Writing a will might currently be the furthest thing from your mind. You might have confidence that your family in Lawrenceburg is closely knit enough to disperse your assets without there being any contention. Why, then, risk hurting someone’s feelings by creating a will? The main reason is because of what will potentially happen if you die intestate.
Dying intestate simply means that you died without a will. Authority over how your estate is distributed, however, does not automatically go to your family. Rather, the state determines how assets are dispersed through a process known as “intestate succession.” Your surviving spouse is the most immediate beneficiary of this law. Per Section 29-1-2-1 of Indiana’s Probate Code, he or she is entitled to the following portion of your intestate estate:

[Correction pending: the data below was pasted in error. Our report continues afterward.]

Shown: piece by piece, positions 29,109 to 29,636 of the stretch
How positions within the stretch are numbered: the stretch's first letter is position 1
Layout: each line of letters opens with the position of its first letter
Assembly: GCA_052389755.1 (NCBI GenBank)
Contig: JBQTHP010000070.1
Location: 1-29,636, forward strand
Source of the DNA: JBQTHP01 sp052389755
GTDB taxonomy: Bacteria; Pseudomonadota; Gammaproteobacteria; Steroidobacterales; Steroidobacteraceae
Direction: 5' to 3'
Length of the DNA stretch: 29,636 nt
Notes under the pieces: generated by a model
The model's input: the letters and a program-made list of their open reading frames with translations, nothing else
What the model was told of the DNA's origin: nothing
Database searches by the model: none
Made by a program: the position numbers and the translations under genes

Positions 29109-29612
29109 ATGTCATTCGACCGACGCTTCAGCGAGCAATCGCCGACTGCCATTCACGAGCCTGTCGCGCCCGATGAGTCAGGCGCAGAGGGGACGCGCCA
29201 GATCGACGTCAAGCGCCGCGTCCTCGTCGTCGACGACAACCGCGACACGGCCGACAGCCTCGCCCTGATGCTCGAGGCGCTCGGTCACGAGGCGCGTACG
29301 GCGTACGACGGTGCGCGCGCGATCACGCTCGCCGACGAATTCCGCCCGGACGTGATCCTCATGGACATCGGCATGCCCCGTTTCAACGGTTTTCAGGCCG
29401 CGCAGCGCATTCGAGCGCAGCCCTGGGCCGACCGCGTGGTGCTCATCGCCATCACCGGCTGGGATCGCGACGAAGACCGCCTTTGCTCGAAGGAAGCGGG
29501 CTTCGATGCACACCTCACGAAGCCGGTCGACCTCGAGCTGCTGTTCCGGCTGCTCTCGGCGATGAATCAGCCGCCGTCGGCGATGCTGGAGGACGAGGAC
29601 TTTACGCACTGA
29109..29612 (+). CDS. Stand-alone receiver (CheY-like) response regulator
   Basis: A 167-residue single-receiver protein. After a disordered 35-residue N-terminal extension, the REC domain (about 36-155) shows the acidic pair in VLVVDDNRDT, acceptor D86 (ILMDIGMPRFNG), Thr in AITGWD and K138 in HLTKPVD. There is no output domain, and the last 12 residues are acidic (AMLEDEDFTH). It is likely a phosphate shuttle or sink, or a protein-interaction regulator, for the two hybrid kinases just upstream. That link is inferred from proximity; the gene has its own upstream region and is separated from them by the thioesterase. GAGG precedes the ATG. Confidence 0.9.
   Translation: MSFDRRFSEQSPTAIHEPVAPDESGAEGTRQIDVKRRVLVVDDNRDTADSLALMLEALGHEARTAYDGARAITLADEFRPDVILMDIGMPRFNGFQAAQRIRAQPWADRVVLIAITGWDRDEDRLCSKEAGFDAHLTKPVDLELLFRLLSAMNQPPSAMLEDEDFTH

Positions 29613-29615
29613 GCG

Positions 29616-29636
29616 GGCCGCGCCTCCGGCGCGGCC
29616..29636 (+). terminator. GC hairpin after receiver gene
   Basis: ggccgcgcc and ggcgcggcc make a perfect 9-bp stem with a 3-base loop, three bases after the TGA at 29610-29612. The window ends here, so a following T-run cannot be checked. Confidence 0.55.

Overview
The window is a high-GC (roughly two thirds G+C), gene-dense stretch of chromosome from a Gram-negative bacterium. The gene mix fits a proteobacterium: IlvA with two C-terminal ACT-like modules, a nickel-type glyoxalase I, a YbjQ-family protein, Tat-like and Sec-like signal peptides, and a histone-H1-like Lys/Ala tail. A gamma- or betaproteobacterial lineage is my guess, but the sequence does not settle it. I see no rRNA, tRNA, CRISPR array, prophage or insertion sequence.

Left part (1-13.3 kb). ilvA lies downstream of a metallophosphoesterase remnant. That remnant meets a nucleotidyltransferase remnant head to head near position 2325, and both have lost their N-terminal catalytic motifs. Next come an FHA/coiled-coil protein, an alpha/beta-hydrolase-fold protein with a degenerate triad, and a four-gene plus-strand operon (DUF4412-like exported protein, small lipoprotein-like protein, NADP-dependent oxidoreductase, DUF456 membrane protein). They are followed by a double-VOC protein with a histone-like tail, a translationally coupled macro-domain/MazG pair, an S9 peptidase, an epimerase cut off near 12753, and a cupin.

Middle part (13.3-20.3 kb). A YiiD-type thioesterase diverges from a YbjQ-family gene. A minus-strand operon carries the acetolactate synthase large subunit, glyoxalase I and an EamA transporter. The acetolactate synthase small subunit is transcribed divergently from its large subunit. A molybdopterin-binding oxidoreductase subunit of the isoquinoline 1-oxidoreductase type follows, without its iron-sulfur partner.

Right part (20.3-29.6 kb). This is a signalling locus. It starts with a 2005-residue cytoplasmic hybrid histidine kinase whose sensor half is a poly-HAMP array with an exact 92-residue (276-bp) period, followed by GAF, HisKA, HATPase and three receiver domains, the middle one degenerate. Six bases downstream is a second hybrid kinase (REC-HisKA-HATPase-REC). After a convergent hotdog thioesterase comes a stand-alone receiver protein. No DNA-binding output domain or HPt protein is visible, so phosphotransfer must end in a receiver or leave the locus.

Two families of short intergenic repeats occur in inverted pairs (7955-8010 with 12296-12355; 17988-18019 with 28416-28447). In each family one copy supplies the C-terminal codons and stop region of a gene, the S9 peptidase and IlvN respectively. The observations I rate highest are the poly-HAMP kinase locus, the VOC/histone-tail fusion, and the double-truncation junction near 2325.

- 50 percent if you are survived by any other issue (direct descendants)
- 75 percent if you have no surviving issue, but your parents are still alive
- 100 percent if you have no surviving issue or parents
The unaccounted-for portions of your estate would be distributed equally between your surviving issue or parents. If your surviving issue are not also the issue of your surviving spouse, his or her stake in the intestate estate is reduced to 25 percent of the fair market value of your current real property, minus any liens or encumbrances against such property.
If your spouse dies before you, then your intestate estate would pass to your issue, then to your parents, your siblings, your grandparents, your aunts and uncles, and finally to your next surviving kin.
The point to be made here is that even if you plan for much of your estate to pass to the aforementioned parties anyway, intestate succession guidelines do not determine specifically who gets ownership of what. Having a will eliminates all confusion regarding your final wishes.